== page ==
In the last five years, demographic change alone has increased demand nationally by an average of 14%. As a result , the budget has consistently overspent - by £1.453M in 2010/11, by £1.660M in 2011/12, by £2.083M in 2012/13 but by an improved £1.766M in 2013/14. These significant pressures have been recognised and, despite average adult social care budgets falling nationally by 12% over the last three years, we have provided £2.5m of extra growth funding in York in 2013-14 and a further £2.5m in 2014-15 as well as an additional one off £957k in 2013-14. I expect the progress made last year in reducing the overall overspend to continue this year.

The next 2-3 years will be an even greater period of challenge for Adult Social Care than the last 2-3 have been, both nationally and locally, as a direct result of the Conservative-led government’s imposed austerity and legislative change.

The Care Act recently completed its passage through Parliament and is the biggest overhaul of social care statute for over 60 years. It creates a new duty for local authorities to promote and protect the well-being of local people and their carers with a duty to consider their physical, mental and emotional well-being and to provide preventative services to maintain people’s health.

The Care Act provides the legislative platform that, coupled with the requirement for greater Health and Social Care integration through the Better Care Fund, will drive huge transformational change in Adult Social Care. Thistransformational change will mean existing patterns of expenditure will need to be qu ite significantly amended to place greater emphasis on prevention and early intervention there by enabling a balanced budget to be created.

(iv) To the Cabinet Leader from Cllr Brooks:

“If the Leader of the Council may exercise any function of Cabinet where a decision cannot reasonably wait until the next meeting, will he explain what was so important about the decision to re-open Lendal Bridge that it could not wait until the Cabinet meeting?”

The published decision of the traffic adjudicator created confusion for residents and clarity was required quickly. This was a position supported by the Conservative Chair of Scrutiny Management Committee and I thank him for his help in dealing with this matter so swiftly.

(v) To the Cabinet Leader from Cllr Aspden:

“As the council’s revenue account only came in on budget last year because of Automatic Number Plate Recognition fine income and lower than anticipated debt charges (itself the result of low interest rates coupled with many capital projects having slipped into the current financial year), will the Cabinet Leader agree now to abandon at least some of his profligate “vanity” projects?”

I find this question fascinating. I assume through the question you are arguing against the expenditure included in the Economic Infrastructure Fund Labour set up to boost York's local economy and number of job opportunities. Part of the same Fund in fact that you sought to re-badge as Future York Fund in your last council budget amendment and attempted to pass off as something original. Demonstrating once again, in a consistent way it has to be said, that Lib Dem trait of adopting conflicting positions on the same issue depending on which day of the week it is.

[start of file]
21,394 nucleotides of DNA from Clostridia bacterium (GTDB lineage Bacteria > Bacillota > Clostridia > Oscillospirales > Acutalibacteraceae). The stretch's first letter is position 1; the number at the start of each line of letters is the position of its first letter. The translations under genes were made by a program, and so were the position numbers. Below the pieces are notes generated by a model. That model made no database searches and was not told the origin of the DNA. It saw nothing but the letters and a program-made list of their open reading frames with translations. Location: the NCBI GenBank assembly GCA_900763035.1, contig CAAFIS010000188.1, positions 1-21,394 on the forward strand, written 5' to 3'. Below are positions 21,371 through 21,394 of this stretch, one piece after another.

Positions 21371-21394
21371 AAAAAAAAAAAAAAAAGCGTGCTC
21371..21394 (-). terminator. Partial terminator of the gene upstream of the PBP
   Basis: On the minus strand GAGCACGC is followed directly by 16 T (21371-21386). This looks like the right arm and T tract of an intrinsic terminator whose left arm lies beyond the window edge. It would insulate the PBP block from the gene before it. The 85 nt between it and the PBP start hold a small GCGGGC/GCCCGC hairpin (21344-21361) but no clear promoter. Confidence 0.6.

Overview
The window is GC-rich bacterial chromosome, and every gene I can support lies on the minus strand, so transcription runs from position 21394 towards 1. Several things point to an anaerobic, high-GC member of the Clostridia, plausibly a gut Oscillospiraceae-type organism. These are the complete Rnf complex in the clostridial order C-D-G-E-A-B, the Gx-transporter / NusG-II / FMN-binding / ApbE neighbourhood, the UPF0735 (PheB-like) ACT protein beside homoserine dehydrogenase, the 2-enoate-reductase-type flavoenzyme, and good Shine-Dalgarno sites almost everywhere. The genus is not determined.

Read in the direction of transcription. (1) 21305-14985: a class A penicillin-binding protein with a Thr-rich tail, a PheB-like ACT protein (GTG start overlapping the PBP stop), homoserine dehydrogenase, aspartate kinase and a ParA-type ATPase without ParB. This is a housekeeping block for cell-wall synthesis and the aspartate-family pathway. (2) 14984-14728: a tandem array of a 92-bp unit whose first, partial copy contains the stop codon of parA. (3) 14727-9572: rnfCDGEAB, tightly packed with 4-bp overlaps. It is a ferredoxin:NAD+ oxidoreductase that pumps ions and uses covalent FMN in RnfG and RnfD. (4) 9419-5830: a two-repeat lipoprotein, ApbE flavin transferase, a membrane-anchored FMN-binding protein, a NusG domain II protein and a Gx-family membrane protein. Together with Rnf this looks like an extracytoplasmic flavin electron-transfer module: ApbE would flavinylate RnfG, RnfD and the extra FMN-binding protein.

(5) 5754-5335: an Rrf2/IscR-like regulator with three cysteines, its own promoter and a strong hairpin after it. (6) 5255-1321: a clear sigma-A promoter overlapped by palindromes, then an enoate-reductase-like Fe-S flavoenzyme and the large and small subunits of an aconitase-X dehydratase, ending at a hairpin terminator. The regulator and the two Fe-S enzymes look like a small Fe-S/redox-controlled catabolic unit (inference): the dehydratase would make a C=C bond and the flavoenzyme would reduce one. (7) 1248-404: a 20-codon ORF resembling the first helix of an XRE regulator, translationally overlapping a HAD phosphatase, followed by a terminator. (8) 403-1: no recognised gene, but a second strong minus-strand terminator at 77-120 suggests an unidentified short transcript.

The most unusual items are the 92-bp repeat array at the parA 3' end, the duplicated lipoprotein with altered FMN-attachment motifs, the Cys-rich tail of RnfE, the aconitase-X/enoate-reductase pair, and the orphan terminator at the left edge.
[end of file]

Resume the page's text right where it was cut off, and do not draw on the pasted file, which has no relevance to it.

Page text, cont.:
I would like to remind Council the Fund is financed through New Homes Bonus (NHB) and prudential borrowing at historically low interest rates. The NHB element is trumpeted by Liberal Democrats nationally as supporting York's economy, but locally is opposed. Further evidence of consistent inconsistency from the Lib Dems.

The following list of events funded from the EIF has or will result in a positive economic impact:

1. New Park and Rides, supported by all parties

2. Investment in Newgate market, supported by Conservatives but not Liberal Democrats

3. A commitment to a new bridge to unlock York Central, supported by Conservatives but not Liberal Democrats

4. Investment in the high street, not supported by Conservatives or Liberal Democrats.

5. Tour de France – talked down by the Liberal Democrats The amount being spent on council debt per year has increased by £300k a year since the budgets set by Liberal Democrats and Conservative councillors, yet we are delivering a huge amount more than they ever did.

(vi) To the Cabinet Leader from Cllr Steward:

“Will the leader use this opportunity to finally apologise to York’s residents for the shambles of the Lendal Bridge trial?”

Councillor Steward may think I am naive in the art and science of politics and this question clearly shows such qualities.

What is important is we now build the consensus over the issue of congestion, cross-party, on what action is required in this city to cope with the problem of congestion. Opposition parties may wish to beat their chests over the issue, but it is an issue that is not going to go away without some action. We have received no suggestions on how to tackle congestion from the opposition over the course of this council.

(vii) To the Cabinet Leader from Cllr Healey:

“What have been the outcomes and jobs created from the additional 2 year funding given to Science City York by this administration?”